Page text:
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The original ecologist

Judith Lewis is a senior editor at LA Weekly.

COUNTIES in three states bear his name, as does an ocean current in the southern Pacific, some two dozen mountain peaks from China to the Sierra and a glacier in Greenland. Edgar Allan Poe dedicated his last significant poem to him, Walt Whitman drew directly upon his writings for “Song of Myself.” And in 1869, on the centennial of his birth, cities across America shut down to celebrate. But scarcely anyone these days has heard of the explorer and scientist Alexander von Humboldt. “As far as the twenty-first-century memory . . . is concerned,” writes Aaron Sachs in his adoring “The Humboldt Current: Nineteenth-Century Exploration and the Roots of American Environmentalism,” “he may as well have gone down with his ship.”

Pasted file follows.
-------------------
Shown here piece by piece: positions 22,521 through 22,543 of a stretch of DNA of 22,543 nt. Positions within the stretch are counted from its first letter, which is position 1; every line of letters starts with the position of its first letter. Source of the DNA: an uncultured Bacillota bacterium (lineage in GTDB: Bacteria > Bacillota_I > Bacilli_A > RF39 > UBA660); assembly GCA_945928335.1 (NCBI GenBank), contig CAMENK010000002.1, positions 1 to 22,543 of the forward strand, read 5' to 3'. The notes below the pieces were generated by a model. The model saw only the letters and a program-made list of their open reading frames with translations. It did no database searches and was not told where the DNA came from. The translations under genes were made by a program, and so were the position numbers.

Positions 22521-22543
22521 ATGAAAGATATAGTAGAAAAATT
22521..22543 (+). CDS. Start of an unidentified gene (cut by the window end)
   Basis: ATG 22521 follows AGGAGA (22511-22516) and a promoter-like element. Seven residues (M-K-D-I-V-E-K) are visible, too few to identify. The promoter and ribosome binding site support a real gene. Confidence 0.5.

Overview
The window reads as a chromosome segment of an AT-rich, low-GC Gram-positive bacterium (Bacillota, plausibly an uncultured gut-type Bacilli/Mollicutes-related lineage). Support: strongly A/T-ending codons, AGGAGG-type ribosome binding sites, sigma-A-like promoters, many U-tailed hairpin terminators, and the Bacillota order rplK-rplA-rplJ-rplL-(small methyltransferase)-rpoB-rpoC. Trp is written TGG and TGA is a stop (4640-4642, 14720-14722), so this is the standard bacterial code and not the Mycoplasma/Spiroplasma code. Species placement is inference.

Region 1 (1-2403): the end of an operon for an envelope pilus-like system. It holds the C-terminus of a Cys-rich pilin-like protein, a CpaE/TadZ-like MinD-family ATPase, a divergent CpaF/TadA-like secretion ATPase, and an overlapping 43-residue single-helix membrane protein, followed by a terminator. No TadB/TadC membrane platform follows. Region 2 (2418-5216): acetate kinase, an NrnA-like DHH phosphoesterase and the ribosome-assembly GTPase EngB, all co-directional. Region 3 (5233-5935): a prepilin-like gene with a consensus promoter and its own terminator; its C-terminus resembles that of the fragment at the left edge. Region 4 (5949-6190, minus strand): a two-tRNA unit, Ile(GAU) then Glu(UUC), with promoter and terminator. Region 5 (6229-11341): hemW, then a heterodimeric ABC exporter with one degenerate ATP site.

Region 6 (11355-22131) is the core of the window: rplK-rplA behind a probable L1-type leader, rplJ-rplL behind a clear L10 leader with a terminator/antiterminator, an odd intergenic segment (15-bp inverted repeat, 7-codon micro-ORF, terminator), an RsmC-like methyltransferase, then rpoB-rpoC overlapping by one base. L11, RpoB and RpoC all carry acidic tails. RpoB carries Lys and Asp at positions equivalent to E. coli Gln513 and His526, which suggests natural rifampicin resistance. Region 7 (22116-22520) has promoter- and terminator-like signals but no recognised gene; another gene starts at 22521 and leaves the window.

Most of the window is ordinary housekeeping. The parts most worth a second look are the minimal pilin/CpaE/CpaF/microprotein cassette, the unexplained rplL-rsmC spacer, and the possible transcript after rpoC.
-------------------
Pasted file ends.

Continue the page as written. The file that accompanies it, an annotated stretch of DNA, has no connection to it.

That ship, the Concepcion -- bound for Philadelphia from Havana -- sailed through a hurricane-like tempest in the late spring of 1804 to deliver the generous-spirited Humboldt to the United States, where he would talk science and politics at the dinner table of President Thomas Jefferson. He stayed in America only a month, marveling at the young country’s “gift of Liberty” even as he abhorred the “abominable law” that defended slavery. His legacy, though, resonates beyond that single, brief visit; strains of Humboldt still run through the best of American environmental and scientific thought.